Lawsuit dismissed accusing Indiana University of gender bias in rape investigations
UPDATE (Aug. 10, 2018)– Court documents show this lawsuit was dismissed by the judge.
BLOOMINGTON, Ind. – A former Indiana University student filed a lawsuit accusing the university of damaging his reputation and stacking the deck against male students accused in rape cases.
Aaron Farrer was accused of rape in September 2015, when a female student said he’d taken advantage of her while she was drunk. According to court documents, Farrer’s accuser consented to the sexual encounter but had reservations about it after the fact.
“What I’m saying is I was way too drunk and everyone knows that he was sober,” the girl told police during an interview two days after the incident. “You can’t have sex with a drunk girl like that.”
Farrer said he was also “very drunk” and had sex with the woman after she was “sexually aggressive” toward him.
Farrer, who is from Lafayette, was eventually expelled from school. Monroe Superior Court dismissed the case in September 2016, citing insufficient evidence.
The lawsuit filed by Farrer accuses Indiana University of defaming him and engaging in a “gender-biased” investigation into the matter.
He “seeks damages and injunctive relief to remedy emotional, mental, economic, and physical harm caused by the Defendants,” the lawsuit said. The suit, filed last week in in U.S. District Court for the Southern District of Indiana, names the university, Farrer’s accuser and several IU officials.
“IU engaged in a gender-biased investigation of Farrer, which culminated in Farrer’s unlawful expulsion from IU,” the lawsuit alleged, saying IU violated Farrer’s constitutional rights and Title IX regulations.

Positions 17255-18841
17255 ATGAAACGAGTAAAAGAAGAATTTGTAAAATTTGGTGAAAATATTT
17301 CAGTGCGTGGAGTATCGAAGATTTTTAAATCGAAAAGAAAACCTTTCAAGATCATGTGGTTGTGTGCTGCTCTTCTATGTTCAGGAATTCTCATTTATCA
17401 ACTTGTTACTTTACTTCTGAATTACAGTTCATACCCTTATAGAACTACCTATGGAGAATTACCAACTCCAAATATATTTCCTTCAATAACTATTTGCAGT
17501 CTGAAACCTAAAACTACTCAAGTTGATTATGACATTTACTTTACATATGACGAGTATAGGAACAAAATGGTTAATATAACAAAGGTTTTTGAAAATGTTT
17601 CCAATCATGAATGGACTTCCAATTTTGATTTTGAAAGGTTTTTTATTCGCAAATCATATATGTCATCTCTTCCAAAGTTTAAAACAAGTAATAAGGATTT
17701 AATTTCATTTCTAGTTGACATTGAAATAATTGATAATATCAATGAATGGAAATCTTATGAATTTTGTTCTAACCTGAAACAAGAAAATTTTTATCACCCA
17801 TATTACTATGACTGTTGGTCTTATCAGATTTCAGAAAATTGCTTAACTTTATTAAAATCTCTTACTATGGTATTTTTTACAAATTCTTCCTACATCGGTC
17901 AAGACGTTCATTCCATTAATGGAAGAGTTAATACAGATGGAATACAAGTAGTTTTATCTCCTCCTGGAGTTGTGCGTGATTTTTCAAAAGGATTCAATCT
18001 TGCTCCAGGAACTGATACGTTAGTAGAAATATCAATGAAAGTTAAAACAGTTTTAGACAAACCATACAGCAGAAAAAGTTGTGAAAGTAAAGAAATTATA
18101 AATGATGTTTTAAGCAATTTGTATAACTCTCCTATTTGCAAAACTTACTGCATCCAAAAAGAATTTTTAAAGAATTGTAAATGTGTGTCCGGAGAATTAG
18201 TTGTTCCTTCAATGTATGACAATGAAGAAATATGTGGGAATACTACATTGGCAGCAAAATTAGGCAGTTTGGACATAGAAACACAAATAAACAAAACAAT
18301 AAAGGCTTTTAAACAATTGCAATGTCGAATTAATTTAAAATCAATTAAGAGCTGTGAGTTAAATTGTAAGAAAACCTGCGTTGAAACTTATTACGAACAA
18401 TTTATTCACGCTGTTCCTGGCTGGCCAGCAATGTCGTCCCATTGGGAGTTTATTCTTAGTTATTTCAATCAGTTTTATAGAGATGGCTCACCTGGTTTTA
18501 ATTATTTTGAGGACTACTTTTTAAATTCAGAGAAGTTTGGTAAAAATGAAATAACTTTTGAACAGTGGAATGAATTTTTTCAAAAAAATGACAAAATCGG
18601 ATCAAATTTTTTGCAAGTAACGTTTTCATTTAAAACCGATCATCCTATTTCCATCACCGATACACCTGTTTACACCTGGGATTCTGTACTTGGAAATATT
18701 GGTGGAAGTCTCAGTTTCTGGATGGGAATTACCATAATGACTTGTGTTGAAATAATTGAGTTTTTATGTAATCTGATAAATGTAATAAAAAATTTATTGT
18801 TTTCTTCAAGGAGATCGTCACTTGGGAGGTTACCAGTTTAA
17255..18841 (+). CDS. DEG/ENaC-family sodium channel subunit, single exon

“IU violated Title IX by creating a gender biased, hostile environment against males, like Farrer, based in part on IU’s pattern and practice of disciplining male students who accept physical contact initiated by female students, but failing to discipline female students who engage in the same conduct,” according to court documents.
The lawsuit said the university took the accuser’s claims at face value and referred to her as the victim from the beginning of the investigation, “thus demonstrating IU’s preconceived notion that Farrer was guilty and that female complainants are victims in need of special treatment.”
The lawsuit said Farrer was not allowed to bring a counterclaim against his accuser and described the university’s investigation as “incomplete and biased.”
Farrer is seeking a jury trial and damages in excess of $75,000. He wants the university to reinstate him and expunge his files of information related to the case.
Indiana University spokeswoman Margie Smith-Simmons provided the following statement about the lawsuit:
“While Indiana University cannot comment on pending litigation or, due to federal privacy laws, specific student disciplinary cases, the university’s Sexual Misconduct Policy provides for a fair, impartial and robust investigation and adjudication process when responding to reports of alleged sexual assault. Indiana University is strongly committed to providing a safe and secure environment for all members of its community, and assuring that its processes are fair and afford due process protections.”